HBO KO’s Longstanding Boxing Coverage: “It’s Not Unique”
On Thursday, the sports world was turned upside down as HBO announced that they were closing the proverbial doors on boxing coverage by the end of 2018. The premium network announced that after 45 years of televising boxing, they’re moving on to other forms of entertainment that are more “high profile, high access, and highly ambitious.” HBO considers itself a “storytelling platform” and the feel that boxing no longer tells compelling stories.
According to numerous media outlets, HBO made the following official announcement:
“Boxing has been part of our heritage for decades. During that time, the sport has undergone a transformation. It is now widely available on a host of networks and streaming services. There is more boxing than ever being televised and distributed. In some cases, this programming is very good. But from an entertainment point of view, it’s not unique.”
For many of us boxing fans, we grew up watching boxing on HBO. In fact, the two entities were synonymous with each other in a marriage that really revolutionized the sport and PPV. To date, HBO has aired over 1,100 fights. The company’s first televised fight was a historic heavyweight showdown between Joe Frazier and George Foreman on January 22, 1973. Foreman stopped Frazier in the 2nd round and became the heavyweight champ in front of the live audience in Kingston, Jamaica, and those watching on HBO.
In 1991, HBO PPV was born and Foreman was a part of that historical moment as well. However, George ended up losing this bout to Evander Holyfield who retained the undisputed heavyweight title. A few years later, in 1996, HBO debuted “Boxing After Dark,” which became a huge hit for fight fans.
More HBO Boxing Numbers
On February 25, 1989, Mike Tyson destroyed Frank Bruno as 35.7 million people viewed the massacre on HBO. That was more than a 1/3rd of their subscribers and still holds the record for the company’s highest rated fight. Tyson was a huge draw and made a total of 17 appearances with HBO.
However, Tyson wasn’t the only megastar to be connected with HBO. Some of boxing’s all-time greats have also been associated with the company that was once dubbed the “heart and soul of boxing.” According to HBO, the following fighters had the most appearances on their programming:
- Roy Jones Jr. (32)
- Oscar de la Hoya (32)
- Shane Mosley (27)
- Floyd Mayweather (27)
- Manny Pacquiao (24)
- Miguel Cotto (24)
- Lennox Lewis (23)
- Bernard Hopkins (23)
- Wladimir Klitschko (22)
- Arturo Gatti (21)
- Pernell Whitaker (19)
- Marco Antonio Barrera (19)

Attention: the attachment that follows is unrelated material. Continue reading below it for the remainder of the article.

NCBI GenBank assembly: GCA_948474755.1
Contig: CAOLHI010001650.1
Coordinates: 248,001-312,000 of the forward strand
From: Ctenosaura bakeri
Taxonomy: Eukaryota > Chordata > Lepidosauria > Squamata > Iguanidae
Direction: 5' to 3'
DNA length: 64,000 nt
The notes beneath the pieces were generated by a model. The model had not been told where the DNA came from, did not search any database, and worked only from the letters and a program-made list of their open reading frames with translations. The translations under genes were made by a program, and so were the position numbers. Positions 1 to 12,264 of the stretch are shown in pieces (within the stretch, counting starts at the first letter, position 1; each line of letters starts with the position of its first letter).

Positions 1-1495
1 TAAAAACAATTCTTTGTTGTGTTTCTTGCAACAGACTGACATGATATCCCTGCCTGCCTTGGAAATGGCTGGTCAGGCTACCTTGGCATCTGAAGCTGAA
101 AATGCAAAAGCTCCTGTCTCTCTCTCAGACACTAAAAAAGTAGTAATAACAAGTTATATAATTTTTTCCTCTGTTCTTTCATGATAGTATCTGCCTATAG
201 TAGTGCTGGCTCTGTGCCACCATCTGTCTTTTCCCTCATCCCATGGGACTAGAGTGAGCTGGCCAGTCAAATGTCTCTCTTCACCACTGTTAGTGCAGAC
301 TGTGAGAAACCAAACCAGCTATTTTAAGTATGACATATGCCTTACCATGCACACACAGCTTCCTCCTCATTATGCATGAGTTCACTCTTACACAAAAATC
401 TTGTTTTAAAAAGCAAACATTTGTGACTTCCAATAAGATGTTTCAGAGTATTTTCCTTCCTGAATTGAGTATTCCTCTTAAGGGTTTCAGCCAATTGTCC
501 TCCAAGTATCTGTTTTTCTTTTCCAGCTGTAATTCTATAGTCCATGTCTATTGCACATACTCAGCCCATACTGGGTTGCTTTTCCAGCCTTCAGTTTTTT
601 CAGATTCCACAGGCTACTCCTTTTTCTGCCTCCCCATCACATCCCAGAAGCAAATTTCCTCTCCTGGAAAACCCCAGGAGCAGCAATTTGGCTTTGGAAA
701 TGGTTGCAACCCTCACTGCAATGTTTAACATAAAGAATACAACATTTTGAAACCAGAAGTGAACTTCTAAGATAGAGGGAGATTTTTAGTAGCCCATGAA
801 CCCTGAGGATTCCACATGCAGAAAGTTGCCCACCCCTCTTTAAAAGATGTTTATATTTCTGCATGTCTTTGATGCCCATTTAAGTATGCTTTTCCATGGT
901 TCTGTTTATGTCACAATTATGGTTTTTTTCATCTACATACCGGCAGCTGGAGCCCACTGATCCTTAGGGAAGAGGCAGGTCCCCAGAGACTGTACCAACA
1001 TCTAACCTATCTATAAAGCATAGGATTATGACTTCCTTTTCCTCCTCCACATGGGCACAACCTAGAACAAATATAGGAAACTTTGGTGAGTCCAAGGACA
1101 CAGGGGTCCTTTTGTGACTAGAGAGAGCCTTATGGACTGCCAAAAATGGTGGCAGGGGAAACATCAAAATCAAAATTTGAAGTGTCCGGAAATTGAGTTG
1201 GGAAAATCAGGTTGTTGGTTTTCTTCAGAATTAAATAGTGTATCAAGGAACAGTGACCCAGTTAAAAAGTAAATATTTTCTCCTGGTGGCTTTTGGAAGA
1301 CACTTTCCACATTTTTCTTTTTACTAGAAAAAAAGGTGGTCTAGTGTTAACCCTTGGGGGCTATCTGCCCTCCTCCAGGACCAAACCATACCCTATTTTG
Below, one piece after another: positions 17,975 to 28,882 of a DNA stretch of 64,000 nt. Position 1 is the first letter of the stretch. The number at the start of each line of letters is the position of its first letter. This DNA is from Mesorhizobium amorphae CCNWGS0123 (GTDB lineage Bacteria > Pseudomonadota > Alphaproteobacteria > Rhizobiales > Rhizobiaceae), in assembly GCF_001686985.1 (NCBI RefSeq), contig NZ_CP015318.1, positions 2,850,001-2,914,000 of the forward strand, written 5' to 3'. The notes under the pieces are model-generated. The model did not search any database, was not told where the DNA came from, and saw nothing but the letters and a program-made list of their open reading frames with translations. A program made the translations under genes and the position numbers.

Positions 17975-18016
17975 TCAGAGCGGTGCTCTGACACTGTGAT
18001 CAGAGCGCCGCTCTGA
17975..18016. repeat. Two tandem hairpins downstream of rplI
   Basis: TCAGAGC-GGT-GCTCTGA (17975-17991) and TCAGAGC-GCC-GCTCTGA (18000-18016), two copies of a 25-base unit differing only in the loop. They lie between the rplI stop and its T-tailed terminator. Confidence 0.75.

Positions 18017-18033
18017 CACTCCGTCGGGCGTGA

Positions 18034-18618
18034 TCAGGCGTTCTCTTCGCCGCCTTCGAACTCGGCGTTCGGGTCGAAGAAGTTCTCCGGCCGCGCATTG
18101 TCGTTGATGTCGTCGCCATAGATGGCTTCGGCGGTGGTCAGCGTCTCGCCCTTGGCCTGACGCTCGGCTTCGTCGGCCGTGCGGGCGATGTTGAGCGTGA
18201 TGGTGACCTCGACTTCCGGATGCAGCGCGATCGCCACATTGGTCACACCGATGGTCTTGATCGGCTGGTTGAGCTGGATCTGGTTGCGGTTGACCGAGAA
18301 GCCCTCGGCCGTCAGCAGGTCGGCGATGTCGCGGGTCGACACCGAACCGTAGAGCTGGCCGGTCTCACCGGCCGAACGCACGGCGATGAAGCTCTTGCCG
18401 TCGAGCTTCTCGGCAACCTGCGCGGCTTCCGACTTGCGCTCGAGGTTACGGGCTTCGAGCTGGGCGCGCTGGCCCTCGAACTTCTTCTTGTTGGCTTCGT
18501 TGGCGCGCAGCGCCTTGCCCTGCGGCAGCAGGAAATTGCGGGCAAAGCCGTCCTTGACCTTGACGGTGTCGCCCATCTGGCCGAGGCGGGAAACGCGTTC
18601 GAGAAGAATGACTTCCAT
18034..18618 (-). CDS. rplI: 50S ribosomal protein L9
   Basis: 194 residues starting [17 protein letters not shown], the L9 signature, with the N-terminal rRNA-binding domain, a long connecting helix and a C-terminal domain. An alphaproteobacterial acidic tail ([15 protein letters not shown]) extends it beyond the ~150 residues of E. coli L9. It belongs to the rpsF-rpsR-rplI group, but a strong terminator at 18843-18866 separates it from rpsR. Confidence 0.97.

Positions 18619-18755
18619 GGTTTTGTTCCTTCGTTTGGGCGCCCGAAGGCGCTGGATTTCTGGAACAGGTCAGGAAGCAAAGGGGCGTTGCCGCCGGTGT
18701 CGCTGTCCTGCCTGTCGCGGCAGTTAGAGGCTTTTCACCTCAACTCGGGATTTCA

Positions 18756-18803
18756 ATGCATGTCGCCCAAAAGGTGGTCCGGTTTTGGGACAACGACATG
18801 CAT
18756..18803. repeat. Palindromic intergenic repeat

- Mike Tyson (17)
As you can see, HBO was home for some of the sport’s greatest in-ring legends.
Who Will Fill the Void Left Behind From HBO?
Despite the sadness of this marriage ending, it doesn’t come as a surprise. Over the last few years, ratings have been declining and HBO has shown less commitment to covering the sport. However, HBO’s iconic position with the sport of boxing does still leave a void.
Showtime will remain one of the premiere outlets for broadcasting boxing. They’ve had a longstanding rivalry with HBO and I can only imagine how the company’s brass is feeling after their competitor has “left the building.” ESPN is a major player in the sport of boxing as well, with their year-round coverage and boxing programming.
DAZN is a name that all boxing fans and MMA fans should get to know quickly. This premium platform just debuted in America and will continue its push toward becoming a major player in broadcasting both boxing and MMA. The company’s first fight was the recent heavyweight bout between Anthony Joshua and Alexander Povetkin, which took place last weekend. This Saturday, DAZN will kick off their MMA coverage with the highly anticipated Bellator 206: Mousasi vs MacDonald.
In addition to broadcasting boxing fights, ESPN, Showtime and DAZN will all be pursuing boxers who are no longer going to be under contract with HBO. These fighters include some of the sport’s biggest names in Canelo Alvarez and Gennady Golovkin.
These other networks and platforms may be able to fill the void in providing coverage of boxing, but they won’t be able to replace what HBO has done for the sport of boxing and for how HBO brought generations of fans some of the sport’s most memorable moments. The departure of HBO from boxing is a sad day for the sport and for all of us who grew up watching boxing on the network. It’s the end of an era, a goodbye to our childhood memories, and a reminder to everyone that “all good things must come to an end.”
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